Leroy “Barney” Truex, a New Jersey surf clam fisherman who built Sea Watch International into the fishery’s biggest integrated harvesting and processing business, died Aug. 11 at age 70.
A lifelong resident of Mayetta, New Jersey, Truex grew up on the shore of Barnegat Bay with its traditional small-boat bay clamming fishery. In the mid-20th century entrepreneurial fishermen were building an offshore surf clam and ocean quahog industry. Truex went to work with his father Leroy Truex as a deck mate on surf clam vessels at age 16.
With his brother Martin Truex Sr., Barney Truex developed a fleet of clam vessels, based at Atlantic City, N.J. – known as Barney’s Dock – and other ports. In the early 1990s the East Coast sea clam fishery became a test case for the concept of individual transferable quotas, or ITQs – assigning shares of the clam resource to fishermen, based on their catch history in the fishery.
Truex Enterprises emerged as one of the winners in the ITQ shakeout. The system became the National Marine Fisheries Service’s model for assigning quota shares in the New England groundfish fleet and others.
Meanwhile Sea Watch was growing from a small shucking operation in Virginia to a 1986 purchase by Japan-based Nicheri. For years Truex Enterprises sold Sea Watch most of the clams for its products, and in 1999 Nicheri sold the Sea Watch operation to Truex.
“The union between Sea Watch and Truex Enterprises brought together the largest harvest capacity and the largest processor of Atlantic surf clams and ocean quahogs,” the company said in 2018, marking the 40th anniversary of its start in Virginia.
“This synergy had existed for many years prior as Truex Enterprises supplied the vast majority of live shell-stock to Sea Watch. Having this combined power under one team has presented many opportunities for Sea Watch and its customer base. Over the past 19 years, Sea Watch has grown fivefold through acquisitions and product line expansion.”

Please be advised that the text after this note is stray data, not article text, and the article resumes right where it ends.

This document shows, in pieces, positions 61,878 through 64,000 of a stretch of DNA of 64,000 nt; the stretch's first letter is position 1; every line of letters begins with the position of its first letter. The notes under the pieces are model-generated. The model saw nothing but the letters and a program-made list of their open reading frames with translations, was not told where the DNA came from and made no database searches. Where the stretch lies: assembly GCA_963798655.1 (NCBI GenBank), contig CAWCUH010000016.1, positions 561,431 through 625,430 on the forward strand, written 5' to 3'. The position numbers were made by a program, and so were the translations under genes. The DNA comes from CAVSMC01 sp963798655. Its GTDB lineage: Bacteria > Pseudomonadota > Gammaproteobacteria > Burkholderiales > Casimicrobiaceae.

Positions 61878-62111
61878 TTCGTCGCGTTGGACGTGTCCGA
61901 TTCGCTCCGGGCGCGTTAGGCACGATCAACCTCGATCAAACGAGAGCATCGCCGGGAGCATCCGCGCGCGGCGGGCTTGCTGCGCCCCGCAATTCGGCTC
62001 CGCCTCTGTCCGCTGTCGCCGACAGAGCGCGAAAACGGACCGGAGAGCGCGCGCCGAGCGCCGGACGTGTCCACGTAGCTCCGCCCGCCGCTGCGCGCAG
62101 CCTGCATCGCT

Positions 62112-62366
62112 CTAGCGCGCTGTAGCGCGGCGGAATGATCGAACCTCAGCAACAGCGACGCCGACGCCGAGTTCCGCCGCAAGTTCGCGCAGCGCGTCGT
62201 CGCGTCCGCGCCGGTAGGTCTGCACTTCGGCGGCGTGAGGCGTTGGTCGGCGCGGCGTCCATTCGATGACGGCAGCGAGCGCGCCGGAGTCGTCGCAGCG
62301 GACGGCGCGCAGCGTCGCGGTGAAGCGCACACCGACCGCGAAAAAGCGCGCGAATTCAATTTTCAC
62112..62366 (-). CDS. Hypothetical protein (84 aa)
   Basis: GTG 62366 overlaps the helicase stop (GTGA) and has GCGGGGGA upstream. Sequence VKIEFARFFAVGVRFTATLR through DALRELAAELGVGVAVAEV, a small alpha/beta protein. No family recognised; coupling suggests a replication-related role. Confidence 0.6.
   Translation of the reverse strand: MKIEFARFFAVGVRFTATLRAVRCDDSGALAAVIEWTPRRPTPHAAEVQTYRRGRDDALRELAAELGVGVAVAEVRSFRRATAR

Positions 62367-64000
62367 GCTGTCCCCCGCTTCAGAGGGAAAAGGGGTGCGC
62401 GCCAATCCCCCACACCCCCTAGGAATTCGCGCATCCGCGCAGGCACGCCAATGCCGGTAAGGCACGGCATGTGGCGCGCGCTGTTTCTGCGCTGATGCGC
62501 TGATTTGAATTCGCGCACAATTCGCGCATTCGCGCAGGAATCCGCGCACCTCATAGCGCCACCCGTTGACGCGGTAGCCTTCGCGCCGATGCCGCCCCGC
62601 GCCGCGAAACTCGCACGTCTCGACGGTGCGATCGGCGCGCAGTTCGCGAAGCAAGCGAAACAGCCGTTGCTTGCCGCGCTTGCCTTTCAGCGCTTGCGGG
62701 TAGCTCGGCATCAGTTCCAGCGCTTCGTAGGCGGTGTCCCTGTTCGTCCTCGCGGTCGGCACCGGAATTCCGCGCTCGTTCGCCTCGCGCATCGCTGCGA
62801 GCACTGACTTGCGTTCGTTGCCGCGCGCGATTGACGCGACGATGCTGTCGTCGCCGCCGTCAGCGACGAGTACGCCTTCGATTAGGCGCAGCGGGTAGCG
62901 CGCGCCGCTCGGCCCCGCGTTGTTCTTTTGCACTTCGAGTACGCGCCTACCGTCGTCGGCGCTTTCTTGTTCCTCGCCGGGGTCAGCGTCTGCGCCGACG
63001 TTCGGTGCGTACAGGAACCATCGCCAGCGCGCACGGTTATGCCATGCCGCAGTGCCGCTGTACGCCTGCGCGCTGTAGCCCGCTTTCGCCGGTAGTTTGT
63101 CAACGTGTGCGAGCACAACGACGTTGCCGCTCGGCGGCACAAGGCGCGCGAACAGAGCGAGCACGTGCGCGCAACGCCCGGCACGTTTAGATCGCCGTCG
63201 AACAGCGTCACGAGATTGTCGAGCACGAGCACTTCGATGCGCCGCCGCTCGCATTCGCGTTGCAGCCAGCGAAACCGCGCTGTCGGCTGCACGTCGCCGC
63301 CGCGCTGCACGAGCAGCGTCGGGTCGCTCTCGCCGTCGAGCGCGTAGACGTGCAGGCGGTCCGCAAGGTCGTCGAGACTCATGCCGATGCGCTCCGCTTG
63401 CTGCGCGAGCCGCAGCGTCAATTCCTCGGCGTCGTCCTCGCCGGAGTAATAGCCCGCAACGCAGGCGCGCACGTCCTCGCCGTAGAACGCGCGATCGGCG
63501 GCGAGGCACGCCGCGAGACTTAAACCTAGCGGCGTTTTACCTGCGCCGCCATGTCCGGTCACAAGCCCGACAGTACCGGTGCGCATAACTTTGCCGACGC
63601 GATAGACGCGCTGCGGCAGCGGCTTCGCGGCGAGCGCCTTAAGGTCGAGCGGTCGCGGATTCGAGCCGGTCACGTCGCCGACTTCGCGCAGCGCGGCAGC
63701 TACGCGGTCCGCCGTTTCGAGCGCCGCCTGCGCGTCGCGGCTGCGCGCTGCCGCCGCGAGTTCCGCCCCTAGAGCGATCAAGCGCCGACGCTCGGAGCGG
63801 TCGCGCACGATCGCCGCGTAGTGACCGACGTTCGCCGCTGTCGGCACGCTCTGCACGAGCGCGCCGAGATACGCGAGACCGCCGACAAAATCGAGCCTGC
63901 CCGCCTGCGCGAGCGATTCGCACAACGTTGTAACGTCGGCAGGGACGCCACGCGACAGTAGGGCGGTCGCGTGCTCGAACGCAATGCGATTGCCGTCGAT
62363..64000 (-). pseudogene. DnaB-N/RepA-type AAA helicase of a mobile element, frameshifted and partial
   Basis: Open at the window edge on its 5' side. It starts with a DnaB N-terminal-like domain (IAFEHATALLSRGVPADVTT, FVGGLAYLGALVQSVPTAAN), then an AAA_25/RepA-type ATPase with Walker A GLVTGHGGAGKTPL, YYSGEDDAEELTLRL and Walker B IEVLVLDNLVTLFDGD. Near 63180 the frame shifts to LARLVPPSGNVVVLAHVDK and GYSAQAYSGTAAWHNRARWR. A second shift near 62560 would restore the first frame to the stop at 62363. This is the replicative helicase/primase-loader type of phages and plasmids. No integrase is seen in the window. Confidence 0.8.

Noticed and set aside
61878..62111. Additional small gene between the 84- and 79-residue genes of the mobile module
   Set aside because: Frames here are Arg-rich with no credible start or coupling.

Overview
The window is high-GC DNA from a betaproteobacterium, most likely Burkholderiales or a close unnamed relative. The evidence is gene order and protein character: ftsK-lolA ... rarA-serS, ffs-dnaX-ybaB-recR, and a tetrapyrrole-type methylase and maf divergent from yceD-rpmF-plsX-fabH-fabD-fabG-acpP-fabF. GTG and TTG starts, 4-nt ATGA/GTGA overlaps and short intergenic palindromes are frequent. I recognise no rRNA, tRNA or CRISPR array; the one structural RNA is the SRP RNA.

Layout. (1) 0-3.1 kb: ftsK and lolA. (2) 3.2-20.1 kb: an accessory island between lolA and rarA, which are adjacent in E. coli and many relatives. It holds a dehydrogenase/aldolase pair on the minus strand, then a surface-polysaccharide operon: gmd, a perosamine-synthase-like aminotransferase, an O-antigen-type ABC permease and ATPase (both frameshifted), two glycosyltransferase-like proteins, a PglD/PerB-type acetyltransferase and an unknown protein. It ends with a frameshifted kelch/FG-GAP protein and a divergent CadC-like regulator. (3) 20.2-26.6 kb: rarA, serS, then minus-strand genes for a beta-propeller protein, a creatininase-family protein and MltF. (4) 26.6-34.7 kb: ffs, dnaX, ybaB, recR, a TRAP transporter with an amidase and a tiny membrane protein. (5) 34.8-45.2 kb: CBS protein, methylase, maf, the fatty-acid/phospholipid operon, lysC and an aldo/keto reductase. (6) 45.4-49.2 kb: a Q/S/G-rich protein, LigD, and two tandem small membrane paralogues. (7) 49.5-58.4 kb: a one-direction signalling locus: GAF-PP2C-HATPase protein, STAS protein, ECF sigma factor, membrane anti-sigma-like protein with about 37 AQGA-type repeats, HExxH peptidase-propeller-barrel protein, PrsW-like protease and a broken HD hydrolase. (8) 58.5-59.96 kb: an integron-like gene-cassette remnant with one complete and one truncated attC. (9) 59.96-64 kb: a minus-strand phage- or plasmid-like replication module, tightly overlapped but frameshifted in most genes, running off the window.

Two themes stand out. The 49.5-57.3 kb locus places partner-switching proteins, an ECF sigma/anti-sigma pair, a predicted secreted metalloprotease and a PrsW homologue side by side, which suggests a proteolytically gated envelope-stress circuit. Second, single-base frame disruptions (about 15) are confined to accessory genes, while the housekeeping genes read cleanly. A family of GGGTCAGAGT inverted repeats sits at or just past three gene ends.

Truex served as senior owner of Sea Watch based in Easton, Maryland, during those years of new partnerships and innovative product development.
A dedicated outdoorsman who enjoyed hunting and recreational fishing, Truex had a longtime passion for driving race cars. He was a familiar figure in his number 59 modified class at the Wall Stadium, Pocono, Martinsville and New Egypt tracks in New Jersey and Pennsylvania.
The Truex racing heritage went on to the big time with Barney Truex’s nephew Martin Truex Jr., the 2017 NASCAR Cup Series champion and a continuing national star on the tracks.
Barney Truex is survived by his wife Dolores; son Barney; daughter Tammy; daughter Amanda; and son Troy. He is also survived by his sister Robin, brother Martin, brother Curtis, sister Kyle, 10 grandchildren, 11 great-grandchildren as well as many nephews and nieces.
Memorial services will be held at 1p.m. Sept. 9 at the Manahawkin Methodist church located at 116 Stafford Ave, Manahawkin, N.J. 08050.